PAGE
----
Commentary by Sea Shepherd Founder, Captain Paul Watson

A diver cuts one of the tuna netsA diver cuts one of the tuna nets
Photo: Sea Shepherd / Simon Ager
Back on June 17, 2010, Sea Shepherd’s Operation Blue Rage intercepted an illegal bluefin tuna operation off the coast of Libya, two days after the closing of the bluefin fishing season.

We investigated the catch and found hundreds of undersized bluefin tuna. When we asked to see the papers, the fishermen refused. When we asked to speak with the official observer onboard, we were told there was no observer. A few minutes later we were told there was an observer, and a man came on the radio and identified himself as the “official observer.” We asked for his name and authorization; he refused to provide it.

We had no doubts that this was a criminal operation:

  • The fish were obtained after the closing date of the fishing season
  • Many of the fish within the pen were juveniles
  • The fishing vessel did not have an inspector onboard
  • The captain refused to show us any paperwork on the catch
  • The fishermen were dishonest regarding where they had obtained the fish


We made the determination that the fish in the net had been caught illegally and we sent divers into the water to cut the net and to release some 800 bluefin tuna.

In July 2011, just over a year later, when the Sea Shepherd ship Steve Irwin was in Scotland preparing to depart for the Faroe Islands, the Scottish Court imposed a bond on my ship of 530,000 pounds Sterling as surety pending the outcome of a lawsuit by the Maltese fishing company, Fish and Fish.

On June 25, 2012, Sea Shepherd won the case when the court ruled against Fish and Fish. Our bond was ordered returned and our legal fees ordered to be paid by Fish and Fish.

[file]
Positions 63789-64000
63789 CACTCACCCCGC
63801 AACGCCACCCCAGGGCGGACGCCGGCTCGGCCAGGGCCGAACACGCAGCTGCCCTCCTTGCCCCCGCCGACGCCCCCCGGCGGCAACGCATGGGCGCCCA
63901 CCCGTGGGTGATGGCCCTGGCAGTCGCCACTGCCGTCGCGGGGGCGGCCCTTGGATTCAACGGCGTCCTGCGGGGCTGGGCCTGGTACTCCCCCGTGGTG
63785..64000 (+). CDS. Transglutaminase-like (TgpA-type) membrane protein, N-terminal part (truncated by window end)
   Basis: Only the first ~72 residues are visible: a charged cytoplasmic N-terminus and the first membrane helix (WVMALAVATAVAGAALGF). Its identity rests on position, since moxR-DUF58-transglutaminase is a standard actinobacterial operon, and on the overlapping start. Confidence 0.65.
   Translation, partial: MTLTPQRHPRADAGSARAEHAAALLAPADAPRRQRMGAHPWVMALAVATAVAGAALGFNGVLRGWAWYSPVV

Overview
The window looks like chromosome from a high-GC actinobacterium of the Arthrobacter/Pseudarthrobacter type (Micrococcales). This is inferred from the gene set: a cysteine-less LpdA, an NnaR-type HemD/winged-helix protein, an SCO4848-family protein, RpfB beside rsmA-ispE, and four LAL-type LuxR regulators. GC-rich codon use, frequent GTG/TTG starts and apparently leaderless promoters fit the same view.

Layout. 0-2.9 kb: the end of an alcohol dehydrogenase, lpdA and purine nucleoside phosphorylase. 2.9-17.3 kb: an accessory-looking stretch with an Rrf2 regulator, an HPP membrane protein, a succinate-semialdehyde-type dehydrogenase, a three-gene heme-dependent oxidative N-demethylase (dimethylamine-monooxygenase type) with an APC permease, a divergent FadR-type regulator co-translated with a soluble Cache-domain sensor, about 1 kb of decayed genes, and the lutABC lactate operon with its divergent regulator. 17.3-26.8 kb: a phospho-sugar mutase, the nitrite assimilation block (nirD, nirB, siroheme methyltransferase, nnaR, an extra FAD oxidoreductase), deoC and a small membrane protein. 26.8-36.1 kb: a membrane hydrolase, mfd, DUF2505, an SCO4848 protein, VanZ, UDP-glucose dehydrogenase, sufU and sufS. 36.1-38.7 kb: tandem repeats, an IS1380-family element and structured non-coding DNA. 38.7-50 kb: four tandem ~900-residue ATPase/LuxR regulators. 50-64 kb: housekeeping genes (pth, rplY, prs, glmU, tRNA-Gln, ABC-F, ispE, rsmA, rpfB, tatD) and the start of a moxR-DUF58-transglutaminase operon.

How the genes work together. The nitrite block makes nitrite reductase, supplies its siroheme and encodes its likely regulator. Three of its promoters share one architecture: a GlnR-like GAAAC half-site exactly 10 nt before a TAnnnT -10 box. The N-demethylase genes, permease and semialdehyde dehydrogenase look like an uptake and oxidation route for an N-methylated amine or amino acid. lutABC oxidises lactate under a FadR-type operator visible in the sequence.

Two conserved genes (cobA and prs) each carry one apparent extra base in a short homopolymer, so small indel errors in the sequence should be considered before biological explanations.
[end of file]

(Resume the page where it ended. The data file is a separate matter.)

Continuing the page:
A diver cuts the tuna netsA diver cuts one of the tuna nets
Photo: Sea Shepherd / Simon Ager
John Refalo, legal counsel to Fish and Fish, told the media that the court loss was a setback, but said that the case would not stop there.

"This was a preliminary ruling, and we are currently filing for permission to appeal - something that is not granted automatically in the British system," he told Malta Today.

Refalo said the case was dismissed only on a technicality: a previous attempt to sue Paul Watson (a Canadian citizen) in the United States had similarly been overturned on the grounds that the Steve Irwin was registered in the UK.

"One way or another we will get him," Refalo added. "It will just take more money..."

And so they threw more money into the case and on December 8, 2014, the Appeals Court did reverse the lower court’s decision.

I also did an interview with Malta Today back then:

In comments to Malta Today, Paul Watson echoes Refalo's view that the case against Sea Shepherd would cost Fish & Fish more money - but the outcome, he adds, will not be what the tuna ranchers expect.

"Fish and Fish misjudged us," he said when contacted this week. "They had our ship seized in Scotland using the Scottish legal system. They were quite surprised when we raised the bond of ?532,000 (€677,000) within 10 days. They were further surprised that we secured the best admiralty law firm in London to represent us. And they were quite surprised that they lost."

Watson insists that the Sea Shepherd Conservation Society is always prepared to fight for its cause: not just on the water but also in the courtroom.

"If they decide to appeal, we will fight them on the appeal and a review of the case indicates any attempt to appeal will simply cost them more money and they will not overturn the verdict."

Steve Irwin and delta in action with the fishing boat RosariaSteve Irwin and delta in action
with the fishing boat Rosaria
Photo: Sea Shepherd / Barbara Veiga
Fish and Fish appealed, and in May 2013, the British Court of Appeals accepted their case.

The case was heard by the British Supreme Court in November 2014.

Now today, this case is resolved. The Supreme Court has made their decision. Sea Shepherd Conservation Society has prevailed and Fish and Fish has lost and is now responsible for paying Sea Shepherd’s legal fees which are estimated to be around $250,000 USD. In addition Sea Shepherd will have the bond of some $800,000 USD returned.

This is the final judgment. There can be no further appeals.

This has been a long and tedious court case but we have prevailed and this is a great victory for the bluefin tuna and against those poachers who are diminishing their numbers.

Sea Shepherd will continue its campaigns to defend the bluefin tuna from poachers like Fish and Fish.

Watch the video of the British Supreme Court Decision in the video below.

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